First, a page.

Sentimental items are often the hardest things to get rid of when you’re trying to pare down your possessions.

Once you have created your capsule wardrobe, sold your DVD boxsets and ditched those trinkets you never really liked anyway, often you are left with a pile of paper mementos to somehow sort through.

Photos, concert tickets, wedding invites, hand-written letters, sketches and doodles, newspaper cuttings and perhaps the odd autograph or two. Fragments of a life well-lived.

If you’re anything like me, they’ll be found in boxes, drawers and cupboards all over the house. Sometimes they will be in some semblance of order, like that year you methodically put all your photos into an album, but more often than not they’re a bit of a jumble.

They’re also not taking up too much space, so you end up torn about whether to let them go or let them be.

Yes, you hear the argument that your memories don’t lie in these objects, they lie in your mind, and that as a result they will always be with you.

But it’s not the reality you experience when you stumble across that movie ticket from your first date with your high-school sweetheart and you are unexpectedly transported right back to the bench outside the cinema where you shared that awkward kiss.

You also hear the assertion that looking back on years gone by is unhealthy, that it stops you from looking forward.

But that’s not how you feel when you find a silly caricature drawn by one of your oldest friends and then realise you really should give them a call.

So how can you start to clear away these mementos when you still want to be able to use them to reminisce about the many twists and turns your life has taken to this point?

I’ve been trying to develop a solution.

But first, a confession: for a so-called minimalist, I’ve discovered I’m a deeply sentimental person.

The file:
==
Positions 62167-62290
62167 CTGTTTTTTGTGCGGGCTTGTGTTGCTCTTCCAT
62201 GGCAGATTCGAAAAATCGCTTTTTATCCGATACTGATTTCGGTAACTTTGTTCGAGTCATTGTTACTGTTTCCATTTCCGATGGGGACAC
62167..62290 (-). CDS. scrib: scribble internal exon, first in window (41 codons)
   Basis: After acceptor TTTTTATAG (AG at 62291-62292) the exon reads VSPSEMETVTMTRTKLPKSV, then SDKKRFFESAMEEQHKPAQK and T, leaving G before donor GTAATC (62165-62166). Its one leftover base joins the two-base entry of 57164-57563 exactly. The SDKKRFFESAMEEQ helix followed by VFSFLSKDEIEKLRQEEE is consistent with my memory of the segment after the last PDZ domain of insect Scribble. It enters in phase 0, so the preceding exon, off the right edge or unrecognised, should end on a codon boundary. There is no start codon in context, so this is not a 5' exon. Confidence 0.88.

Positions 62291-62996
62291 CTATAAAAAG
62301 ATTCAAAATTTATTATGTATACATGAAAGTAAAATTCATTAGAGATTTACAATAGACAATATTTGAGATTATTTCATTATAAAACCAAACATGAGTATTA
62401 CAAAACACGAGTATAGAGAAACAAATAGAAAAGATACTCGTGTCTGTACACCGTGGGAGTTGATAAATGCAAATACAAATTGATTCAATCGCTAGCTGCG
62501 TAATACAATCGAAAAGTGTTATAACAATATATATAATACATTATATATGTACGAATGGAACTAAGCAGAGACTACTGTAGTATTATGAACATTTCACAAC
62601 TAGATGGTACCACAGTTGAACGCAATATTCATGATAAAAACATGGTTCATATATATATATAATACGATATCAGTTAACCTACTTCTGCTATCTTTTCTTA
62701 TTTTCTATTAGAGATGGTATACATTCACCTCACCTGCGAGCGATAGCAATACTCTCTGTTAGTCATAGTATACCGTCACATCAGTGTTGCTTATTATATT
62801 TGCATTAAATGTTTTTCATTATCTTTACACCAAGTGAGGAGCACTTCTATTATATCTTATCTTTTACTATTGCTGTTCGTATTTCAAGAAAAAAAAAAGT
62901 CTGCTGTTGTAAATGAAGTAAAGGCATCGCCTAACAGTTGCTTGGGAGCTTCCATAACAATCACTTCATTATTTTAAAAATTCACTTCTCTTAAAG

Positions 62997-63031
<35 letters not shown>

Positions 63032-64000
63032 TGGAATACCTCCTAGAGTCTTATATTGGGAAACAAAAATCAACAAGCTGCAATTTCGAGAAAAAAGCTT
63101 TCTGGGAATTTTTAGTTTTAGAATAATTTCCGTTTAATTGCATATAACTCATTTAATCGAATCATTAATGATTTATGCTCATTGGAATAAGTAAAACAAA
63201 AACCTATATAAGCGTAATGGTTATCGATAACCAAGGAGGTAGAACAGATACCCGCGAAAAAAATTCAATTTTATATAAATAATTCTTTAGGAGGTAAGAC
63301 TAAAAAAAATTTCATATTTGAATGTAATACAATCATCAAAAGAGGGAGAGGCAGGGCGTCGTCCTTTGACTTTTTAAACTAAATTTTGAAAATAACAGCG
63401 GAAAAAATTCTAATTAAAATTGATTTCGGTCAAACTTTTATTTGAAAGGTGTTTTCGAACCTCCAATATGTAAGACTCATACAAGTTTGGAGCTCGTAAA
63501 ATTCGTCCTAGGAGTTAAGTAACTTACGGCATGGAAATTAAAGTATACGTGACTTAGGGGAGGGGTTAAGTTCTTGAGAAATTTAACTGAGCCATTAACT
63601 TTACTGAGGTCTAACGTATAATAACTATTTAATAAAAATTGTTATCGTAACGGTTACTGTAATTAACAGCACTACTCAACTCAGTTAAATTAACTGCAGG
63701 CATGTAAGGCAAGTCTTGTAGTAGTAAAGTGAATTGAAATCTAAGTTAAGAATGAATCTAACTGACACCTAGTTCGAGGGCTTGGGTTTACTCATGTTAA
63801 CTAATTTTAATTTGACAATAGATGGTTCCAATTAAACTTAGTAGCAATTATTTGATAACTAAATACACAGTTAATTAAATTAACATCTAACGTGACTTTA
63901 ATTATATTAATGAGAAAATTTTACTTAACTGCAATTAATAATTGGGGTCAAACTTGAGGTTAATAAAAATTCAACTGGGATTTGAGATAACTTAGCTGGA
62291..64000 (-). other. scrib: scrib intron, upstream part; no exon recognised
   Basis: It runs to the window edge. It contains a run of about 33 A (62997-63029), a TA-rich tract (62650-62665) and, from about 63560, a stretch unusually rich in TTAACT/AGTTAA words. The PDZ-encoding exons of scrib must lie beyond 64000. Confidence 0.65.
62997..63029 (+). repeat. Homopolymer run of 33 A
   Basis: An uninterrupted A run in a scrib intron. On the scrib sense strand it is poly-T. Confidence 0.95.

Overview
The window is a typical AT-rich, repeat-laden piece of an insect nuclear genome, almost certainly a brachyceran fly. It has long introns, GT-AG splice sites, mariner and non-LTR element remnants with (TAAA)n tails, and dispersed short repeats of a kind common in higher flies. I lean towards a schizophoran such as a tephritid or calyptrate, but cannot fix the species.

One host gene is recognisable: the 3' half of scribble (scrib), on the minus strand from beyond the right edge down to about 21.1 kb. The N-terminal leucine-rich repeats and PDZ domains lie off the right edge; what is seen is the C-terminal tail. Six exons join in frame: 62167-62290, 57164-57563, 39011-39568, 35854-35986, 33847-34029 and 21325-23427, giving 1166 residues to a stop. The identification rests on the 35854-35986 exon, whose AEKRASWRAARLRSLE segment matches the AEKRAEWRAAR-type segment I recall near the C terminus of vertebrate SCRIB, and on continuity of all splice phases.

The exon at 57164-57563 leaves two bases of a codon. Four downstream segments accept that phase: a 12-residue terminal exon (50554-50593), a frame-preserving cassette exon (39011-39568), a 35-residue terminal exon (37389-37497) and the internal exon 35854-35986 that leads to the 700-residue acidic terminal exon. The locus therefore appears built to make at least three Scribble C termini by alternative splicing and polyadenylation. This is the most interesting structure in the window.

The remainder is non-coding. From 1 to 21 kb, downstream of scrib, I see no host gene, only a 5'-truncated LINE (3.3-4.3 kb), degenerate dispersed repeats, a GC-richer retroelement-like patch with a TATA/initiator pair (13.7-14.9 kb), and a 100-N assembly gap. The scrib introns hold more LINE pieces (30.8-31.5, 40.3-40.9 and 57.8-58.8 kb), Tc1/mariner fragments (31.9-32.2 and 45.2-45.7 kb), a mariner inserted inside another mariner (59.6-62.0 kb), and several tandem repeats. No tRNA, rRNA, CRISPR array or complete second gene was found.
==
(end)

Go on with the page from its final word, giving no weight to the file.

I really wish I wasn’t. When I was a teenager I went as far as writing a punky fanzine called Anti-Sentimentality with a close friend. The irony isn’t lost on me that, 20 years on, I still have copies of each issue stashed in my spare room.

In fact, I’ve kept a hell of a lot from my teenage years onward. Programmes for plays I’ve seen, certificates from minor achievements in school – the kind of thing that might have been valuable had I somehow turned out to be the next John Lennon.

It’s almost as if I’ve been keeping items to display in some future Museum of Me.

So if it’s all so damn important to me, why on earth haven’t I been curating it, like a real museum would?

For the past few months I’ve been trying to set this right, and if you want to try it out for yourself, here are the steps:

  1. Find somewhere on your computer hard-drive, a cloud account or a pen drive where you have a spare few gigabytes of storage.
  2. Create a folder for each year of your life (an optional step for the ultra-nerdy like me: create sub-folders within each year for each month, labelled 01_Jan, 02_Feb, and so on. Using numbers at the beginning of the file names means they will stay in date order).
  3. Scan all your ticket stubs, party invites, letters and so on, and save each image into the relevant folder. Make sure to back up your files as you go. For safety, I have mine saved on my computer, with a back-up in the cloud and a back-up back-up on a pen drive.
  4. Add to your collection with a selection of photos, videos, music files, screengrabs of social media posts, or anything else that helps piece together the story of your life. Once your library is assembled, you can use it as a permanent archive to trawl through when you want to reminisce.
  5. Use web programs to bring the collection to life by creating digital yearbooks. Choose a few photos, images or other files from each year that really make you smile – that picture of you mid-skydive, that time you met the minor celebrity – then compile a slideshow, video or collage for each year (or each five years or decade if you prefer). A quick web search will bring up a host of free and easy-to-use programs that will take you through the process, but I personally like PhotoCollage for collages and Kizoa for slideshows.